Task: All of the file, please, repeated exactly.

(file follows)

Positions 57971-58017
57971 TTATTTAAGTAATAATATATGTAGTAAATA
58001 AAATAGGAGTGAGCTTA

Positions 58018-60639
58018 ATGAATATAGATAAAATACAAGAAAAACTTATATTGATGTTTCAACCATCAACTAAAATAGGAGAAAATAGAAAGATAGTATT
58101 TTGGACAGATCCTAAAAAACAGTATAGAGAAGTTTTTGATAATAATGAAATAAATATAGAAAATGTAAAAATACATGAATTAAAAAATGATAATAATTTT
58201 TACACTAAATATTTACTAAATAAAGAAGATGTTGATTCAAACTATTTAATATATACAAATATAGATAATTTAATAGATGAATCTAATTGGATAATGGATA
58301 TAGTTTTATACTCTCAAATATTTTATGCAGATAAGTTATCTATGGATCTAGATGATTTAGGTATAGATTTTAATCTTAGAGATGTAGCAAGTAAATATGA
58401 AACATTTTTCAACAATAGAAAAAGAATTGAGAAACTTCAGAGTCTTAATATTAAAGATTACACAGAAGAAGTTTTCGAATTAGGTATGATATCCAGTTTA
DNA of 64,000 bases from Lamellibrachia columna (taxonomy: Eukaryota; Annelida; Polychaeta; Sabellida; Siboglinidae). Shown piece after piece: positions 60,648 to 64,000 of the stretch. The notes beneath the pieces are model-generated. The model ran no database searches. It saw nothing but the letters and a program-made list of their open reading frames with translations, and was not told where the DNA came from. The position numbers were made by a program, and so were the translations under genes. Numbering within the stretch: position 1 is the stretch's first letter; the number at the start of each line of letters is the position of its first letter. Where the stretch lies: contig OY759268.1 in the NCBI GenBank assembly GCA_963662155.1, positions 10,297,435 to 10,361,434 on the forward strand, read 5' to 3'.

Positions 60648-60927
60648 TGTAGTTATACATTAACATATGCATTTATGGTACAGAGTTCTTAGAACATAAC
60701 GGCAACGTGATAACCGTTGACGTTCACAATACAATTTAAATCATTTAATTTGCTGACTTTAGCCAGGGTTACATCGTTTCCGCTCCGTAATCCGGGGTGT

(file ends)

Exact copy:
Positions 57971-58017
57971 TTATTTAAGTAATAATATATGTAGTAAATA
58001 AAATAGGAGTGAGCTTA

Positions 58018-60639
58018 ATGAATATAGATAAAATACAAGAAAAACTTATATTGATGTTTCAACCATCAACTAAAATAGGAGAAAATAGAAAGATAGTATT
58101 TTGGACAGATCCTAAAAAACAGTATAGAGAAGTTTTTGATAATAATGAAATAAATATAGAAAATGTAAAAATACATGAATTAAAAAATGATAATAATTTT
58201 TACACTAAATATTTACTAAATAAAGAAGATGTTGATTCAAACTATTTAATATATACAAATATAGATAATTTAATAGATGAATCTAATTGGATAATGGATA
58301 TAGTTTTATACTCTCAAATATTTTATGCAGATAAGTTATCTATGGATCTAGATGATTTAGGTATAGATTTTAATCTTAGAGATGTAGCAAGTAAATATGA
58401 AACATTTTTCAACAATAGAAAAAGAATTGAGAAACTTCAGAGTCTTAATATTAAAGATTACACAGAAGAAGTTTTCGAATTAGGTATGATATCCAGTTTA
DNA of 64,000 bases from Lamellibrachia columna (taxonomy: Eukaryota; Annelida; Polychaeta; Sabellida; Siboglinidae). Shown piece after piece: positions 60,648 to 64,000 of the stretch. The notes beneath the pieces are model-generated. The model ran no database searches. It saw nothing but the letters and a program-made list of their open reading frames with translations, and was not told where the DNA came from. The position numbers were made by a program, and so were the translations under genes. Numbering within the stretch: position 1 is the stretch's first letter; the number at the start of each line of letters is the position of its first letter. Where the stretch lies: contig OY759268.1 in the NCBI GenBank assembly GCA_963662155.1, positions 10,297,435 to 10,361,434 on the forward strand, read 5' to 3'.

Positions 60648-60927
60648 TGTAGTTATACATTAACATATGCATTTATGGTACAGAGTTCTTAGAACATAAC
60701 GGCAACGTGATAACCGTTGACGTTCACAATACAATTTAAATCATTTAATTTGCTGACTTTAGCCAGGGTTACATCGTTTCCGCTCCGTAATCCGGGGTGT